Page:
University of Gothenburg
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Tell me what you eat and I will tell you who you are. Today, food and drink has become an issue that is sometimes polarising. What determines what we eat and what underlying mechanisms affect our diet? This is something that researchers at the Centre for Consumption Research are constantly investigating.

Research on food has been a prominent theme ever since the start of Centre for consumption research. The research is often conducted together with other departments at the University of Gothenburg, researchers at Chalmers University of Technology, and in collaboration with Nordic and international partners. Major initiated projects have concerned perceptions of food, health, the environment and meals among children, young people, the elderly and families with children.

The researchers at the Centre for Consumption Research seek answers to questions such as: 

How does the process of aging change the meaning of food and meals?
Does it have any significance for children's understanding of food, health and the environment if they themselves are involved in research on their own everyday eating habits?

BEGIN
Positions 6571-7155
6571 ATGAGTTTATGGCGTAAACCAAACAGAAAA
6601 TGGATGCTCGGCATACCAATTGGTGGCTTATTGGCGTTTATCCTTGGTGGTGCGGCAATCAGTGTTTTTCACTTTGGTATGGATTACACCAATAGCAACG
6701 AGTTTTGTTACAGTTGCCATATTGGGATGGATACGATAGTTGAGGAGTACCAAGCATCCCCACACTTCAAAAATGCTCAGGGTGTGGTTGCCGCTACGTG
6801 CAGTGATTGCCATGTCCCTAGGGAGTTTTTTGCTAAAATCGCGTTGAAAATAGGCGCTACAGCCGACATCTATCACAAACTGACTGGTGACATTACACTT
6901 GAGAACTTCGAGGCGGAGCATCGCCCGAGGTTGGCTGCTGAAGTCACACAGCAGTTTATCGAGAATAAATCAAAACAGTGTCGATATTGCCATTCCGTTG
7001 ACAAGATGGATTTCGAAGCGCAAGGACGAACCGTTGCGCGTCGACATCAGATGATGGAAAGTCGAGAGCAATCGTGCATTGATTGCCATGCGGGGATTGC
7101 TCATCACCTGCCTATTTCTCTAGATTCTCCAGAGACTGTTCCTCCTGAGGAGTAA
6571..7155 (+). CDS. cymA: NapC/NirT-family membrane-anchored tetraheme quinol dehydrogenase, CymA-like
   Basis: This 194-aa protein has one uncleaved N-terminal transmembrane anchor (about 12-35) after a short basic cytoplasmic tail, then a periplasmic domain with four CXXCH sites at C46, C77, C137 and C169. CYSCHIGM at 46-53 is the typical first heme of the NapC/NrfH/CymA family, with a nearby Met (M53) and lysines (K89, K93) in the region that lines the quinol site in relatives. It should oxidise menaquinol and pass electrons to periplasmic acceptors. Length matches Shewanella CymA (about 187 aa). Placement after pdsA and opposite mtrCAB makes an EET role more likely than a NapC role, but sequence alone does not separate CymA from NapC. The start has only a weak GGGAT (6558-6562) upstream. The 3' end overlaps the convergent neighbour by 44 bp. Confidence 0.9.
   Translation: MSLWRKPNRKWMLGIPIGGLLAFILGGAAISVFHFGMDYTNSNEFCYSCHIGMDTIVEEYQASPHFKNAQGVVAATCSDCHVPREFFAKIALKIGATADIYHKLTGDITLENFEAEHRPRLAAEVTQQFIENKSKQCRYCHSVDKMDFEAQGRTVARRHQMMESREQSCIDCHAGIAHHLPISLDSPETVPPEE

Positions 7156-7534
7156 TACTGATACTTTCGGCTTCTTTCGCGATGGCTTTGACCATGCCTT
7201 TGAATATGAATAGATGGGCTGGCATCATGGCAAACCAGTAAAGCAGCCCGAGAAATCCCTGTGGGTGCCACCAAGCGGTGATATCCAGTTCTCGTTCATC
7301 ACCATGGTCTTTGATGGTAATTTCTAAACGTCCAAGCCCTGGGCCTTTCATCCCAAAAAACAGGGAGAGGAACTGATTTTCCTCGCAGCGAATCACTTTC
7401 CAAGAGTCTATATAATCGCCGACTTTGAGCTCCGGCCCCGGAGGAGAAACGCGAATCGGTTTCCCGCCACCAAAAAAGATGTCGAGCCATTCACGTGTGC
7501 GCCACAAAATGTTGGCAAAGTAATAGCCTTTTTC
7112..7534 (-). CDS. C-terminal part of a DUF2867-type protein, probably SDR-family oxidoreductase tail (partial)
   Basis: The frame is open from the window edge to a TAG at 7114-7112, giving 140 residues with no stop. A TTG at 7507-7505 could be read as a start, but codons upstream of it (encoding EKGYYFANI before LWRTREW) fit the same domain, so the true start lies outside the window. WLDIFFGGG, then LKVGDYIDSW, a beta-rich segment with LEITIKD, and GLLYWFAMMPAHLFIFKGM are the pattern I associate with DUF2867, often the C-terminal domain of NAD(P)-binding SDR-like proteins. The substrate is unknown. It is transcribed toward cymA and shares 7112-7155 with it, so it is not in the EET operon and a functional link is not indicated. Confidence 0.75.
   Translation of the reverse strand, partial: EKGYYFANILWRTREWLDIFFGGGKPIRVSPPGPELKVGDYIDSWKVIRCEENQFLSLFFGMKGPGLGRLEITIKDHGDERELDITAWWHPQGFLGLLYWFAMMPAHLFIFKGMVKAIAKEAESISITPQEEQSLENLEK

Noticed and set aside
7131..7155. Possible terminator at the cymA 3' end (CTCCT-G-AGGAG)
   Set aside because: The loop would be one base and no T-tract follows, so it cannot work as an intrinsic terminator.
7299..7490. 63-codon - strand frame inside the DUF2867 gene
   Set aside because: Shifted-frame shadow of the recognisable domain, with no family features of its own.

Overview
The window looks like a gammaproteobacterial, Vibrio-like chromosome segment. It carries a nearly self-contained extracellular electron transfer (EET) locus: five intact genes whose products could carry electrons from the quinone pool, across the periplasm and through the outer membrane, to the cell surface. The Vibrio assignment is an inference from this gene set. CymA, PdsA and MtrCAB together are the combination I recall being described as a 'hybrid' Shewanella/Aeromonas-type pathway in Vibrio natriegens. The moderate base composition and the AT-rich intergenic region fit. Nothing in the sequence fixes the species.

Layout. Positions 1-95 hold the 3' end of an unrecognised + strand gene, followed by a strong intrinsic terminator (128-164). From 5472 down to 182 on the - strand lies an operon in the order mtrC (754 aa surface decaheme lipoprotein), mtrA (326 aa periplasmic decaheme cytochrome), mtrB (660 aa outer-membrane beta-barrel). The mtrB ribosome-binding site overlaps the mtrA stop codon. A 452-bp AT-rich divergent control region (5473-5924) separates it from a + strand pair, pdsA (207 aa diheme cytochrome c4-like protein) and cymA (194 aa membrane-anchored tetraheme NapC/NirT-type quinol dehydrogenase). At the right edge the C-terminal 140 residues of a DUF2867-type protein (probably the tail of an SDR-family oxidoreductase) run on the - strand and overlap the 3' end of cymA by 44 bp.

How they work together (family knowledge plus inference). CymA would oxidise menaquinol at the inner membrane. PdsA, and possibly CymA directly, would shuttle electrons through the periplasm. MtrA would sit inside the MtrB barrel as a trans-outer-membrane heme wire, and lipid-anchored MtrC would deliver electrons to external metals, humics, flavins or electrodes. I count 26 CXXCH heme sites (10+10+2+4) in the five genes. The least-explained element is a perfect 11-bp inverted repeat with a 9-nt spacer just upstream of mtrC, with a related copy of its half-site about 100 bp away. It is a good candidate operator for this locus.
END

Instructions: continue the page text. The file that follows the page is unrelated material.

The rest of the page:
How do families with children deal with everyday food choices based on different life situations?
How do consumers view issues of risk, concern and trust in relation to food and food alarms? How do they relate to media reporting, advice from authorities and the range of products available in shops?
When, where, how and why do new parents use prepared food for their babies? How do they deal with often conflicting discourses on ready-to-eat food, health and sustainability in relation to their children?

How does different life situations affect everyday food choices?

Theoretically, the research has a broad cultural and social science base, often inspired by actor-network theory.

The researchers have also developed an application of the concept of foodscapes, inspired by the French philosopher Gilles Deleuze, which has been used in several projects and publications on the foodscapes of children and young people. Another source of inspiration is practice theory applied to the study of risk and ready-to-eat food.